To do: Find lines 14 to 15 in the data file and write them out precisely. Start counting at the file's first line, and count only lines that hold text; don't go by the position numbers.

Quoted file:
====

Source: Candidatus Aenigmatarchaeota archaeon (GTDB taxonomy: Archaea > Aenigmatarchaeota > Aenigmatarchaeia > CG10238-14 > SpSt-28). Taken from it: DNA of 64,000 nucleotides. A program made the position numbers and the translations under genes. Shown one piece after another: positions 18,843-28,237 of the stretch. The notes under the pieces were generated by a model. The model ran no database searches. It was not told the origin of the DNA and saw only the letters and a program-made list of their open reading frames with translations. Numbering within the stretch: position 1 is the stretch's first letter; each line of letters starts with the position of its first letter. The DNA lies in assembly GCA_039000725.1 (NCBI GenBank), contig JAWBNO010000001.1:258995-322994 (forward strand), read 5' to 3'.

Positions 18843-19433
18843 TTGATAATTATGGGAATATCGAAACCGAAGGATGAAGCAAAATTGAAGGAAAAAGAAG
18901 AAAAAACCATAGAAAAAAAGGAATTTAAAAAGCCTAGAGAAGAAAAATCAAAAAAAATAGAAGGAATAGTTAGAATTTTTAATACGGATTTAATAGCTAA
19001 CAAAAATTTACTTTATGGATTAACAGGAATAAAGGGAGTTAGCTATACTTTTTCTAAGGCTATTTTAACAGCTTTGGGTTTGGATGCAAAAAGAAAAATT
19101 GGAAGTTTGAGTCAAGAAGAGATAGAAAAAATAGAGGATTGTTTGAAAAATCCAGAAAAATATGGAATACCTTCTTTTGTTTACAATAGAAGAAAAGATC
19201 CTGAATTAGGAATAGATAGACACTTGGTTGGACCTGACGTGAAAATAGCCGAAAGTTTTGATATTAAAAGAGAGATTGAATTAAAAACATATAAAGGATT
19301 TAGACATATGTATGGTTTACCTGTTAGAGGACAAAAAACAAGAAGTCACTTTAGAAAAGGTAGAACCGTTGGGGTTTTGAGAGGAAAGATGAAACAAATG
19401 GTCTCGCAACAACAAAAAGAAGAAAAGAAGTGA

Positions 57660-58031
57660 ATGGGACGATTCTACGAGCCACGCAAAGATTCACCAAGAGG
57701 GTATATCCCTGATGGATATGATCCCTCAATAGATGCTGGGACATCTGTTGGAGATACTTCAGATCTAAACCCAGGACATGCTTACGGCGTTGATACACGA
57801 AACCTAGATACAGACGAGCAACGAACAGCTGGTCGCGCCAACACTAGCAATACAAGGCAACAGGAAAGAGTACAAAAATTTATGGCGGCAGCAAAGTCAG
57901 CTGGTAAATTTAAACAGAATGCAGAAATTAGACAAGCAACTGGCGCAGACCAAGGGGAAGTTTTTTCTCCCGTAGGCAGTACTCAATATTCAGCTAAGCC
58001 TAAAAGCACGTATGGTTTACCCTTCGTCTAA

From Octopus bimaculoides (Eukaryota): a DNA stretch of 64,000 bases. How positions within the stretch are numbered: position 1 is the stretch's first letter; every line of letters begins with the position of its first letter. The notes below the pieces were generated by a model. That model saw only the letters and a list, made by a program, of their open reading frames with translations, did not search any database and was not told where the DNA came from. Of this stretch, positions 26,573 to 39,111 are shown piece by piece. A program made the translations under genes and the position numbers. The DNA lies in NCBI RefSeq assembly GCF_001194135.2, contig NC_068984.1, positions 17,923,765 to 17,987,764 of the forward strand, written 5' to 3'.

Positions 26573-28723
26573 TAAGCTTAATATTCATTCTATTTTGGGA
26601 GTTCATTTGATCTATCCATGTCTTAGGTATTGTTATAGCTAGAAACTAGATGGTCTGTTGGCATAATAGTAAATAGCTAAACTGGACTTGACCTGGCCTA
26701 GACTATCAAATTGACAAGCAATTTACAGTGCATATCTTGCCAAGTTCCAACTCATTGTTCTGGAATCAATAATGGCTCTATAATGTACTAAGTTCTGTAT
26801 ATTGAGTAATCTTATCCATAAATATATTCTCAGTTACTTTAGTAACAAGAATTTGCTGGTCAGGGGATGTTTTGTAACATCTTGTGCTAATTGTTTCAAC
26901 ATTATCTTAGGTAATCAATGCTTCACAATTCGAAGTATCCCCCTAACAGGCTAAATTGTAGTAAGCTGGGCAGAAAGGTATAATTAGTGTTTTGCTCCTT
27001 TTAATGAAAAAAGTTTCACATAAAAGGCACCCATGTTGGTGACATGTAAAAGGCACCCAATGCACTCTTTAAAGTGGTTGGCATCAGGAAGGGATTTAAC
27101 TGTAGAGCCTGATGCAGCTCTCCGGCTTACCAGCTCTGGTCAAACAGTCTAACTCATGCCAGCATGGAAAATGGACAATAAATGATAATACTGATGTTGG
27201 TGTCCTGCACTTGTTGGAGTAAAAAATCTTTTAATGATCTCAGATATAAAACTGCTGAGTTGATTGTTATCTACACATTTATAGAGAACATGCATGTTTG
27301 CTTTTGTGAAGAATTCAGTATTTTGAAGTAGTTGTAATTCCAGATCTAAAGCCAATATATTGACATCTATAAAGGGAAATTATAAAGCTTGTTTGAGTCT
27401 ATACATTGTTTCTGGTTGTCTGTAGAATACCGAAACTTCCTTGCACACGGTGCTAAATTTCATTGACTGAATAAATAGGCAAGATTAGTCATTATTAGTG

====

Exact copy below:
57901 CTGGTAAATTTAAACAGAATGCAGAAATTAGACAAGCAACTGGCGCAGACCAAGGGGAAGTTTTTTCTCCCGTAGGCAGTACTCAATATTCAGCTAAGCC
58001 TAAAAGCACGTATGGTTTACCCTTCGTCTAA